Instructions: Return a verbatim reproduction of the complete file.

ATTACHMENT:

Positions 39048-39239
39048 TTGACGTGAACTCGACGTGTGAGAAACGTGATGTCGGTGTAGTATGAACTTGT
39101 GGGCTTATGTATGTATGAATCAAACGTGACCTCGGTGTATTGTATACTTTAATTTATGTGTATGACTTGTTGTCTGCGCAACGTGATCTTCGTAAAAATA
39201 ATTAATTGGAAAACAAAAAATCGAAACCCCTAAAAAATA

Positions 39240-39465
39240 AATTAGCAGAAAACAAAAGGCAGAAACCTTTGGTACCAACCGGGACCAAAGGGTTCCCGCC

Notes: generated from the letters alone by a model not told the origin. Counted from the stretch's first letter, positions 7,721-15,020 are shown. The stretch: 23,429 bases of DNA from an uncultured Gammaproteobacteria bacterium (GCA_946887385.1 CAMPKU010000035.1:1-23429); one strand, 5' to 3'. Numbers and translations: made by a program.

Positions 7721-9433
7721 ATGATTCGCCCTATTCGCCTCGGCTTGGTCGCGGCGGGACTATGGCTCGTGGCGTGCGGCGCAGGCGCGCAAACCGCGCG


Positions 39048-39239
39048 TTGACGTGAACTCGACGTGTGAGAAACGTGATGTCGGTGTAGTATGAACTTGT
39101 GGGCTTATGTATGTATGAATCAAACGTGACCTCGGTGTATTGTATACTTTAATTTATGTGTATGACTTGTTGTCTGCGCAACGTGATCTTCGTAAAAATA
39201 ATTAATTGGAAAACAAAAAATCGAAACCCCTAAAAAATA

Positions 39240-39465
39240 AATTAGCAGAAAACAAAAGGCAGAAACCTTTGGTACCAACCGGGACCAAAGGGTTCCCGCC

Notes: generated from the letters alone by a model not told the origin. Counted from the stretch's first letter, positions 7,721-15,020 are shown. The stretch: 23,429 bases of DNA from an uncultured Gammaproteobacteria bacterium (GCA_946887385.1 CAMPKU010000035.1:1-23429); one strand, 5' to 3'. Numbers and translations: made by a program.

Positions 7721-9433
7721 ATGATTCGCCCTATTCGCCTCGGCTTGGTCGCGGCGGGACTATGGCTCGTGGCGTGCGGCGCAGGCGCGCAAACCGCGCG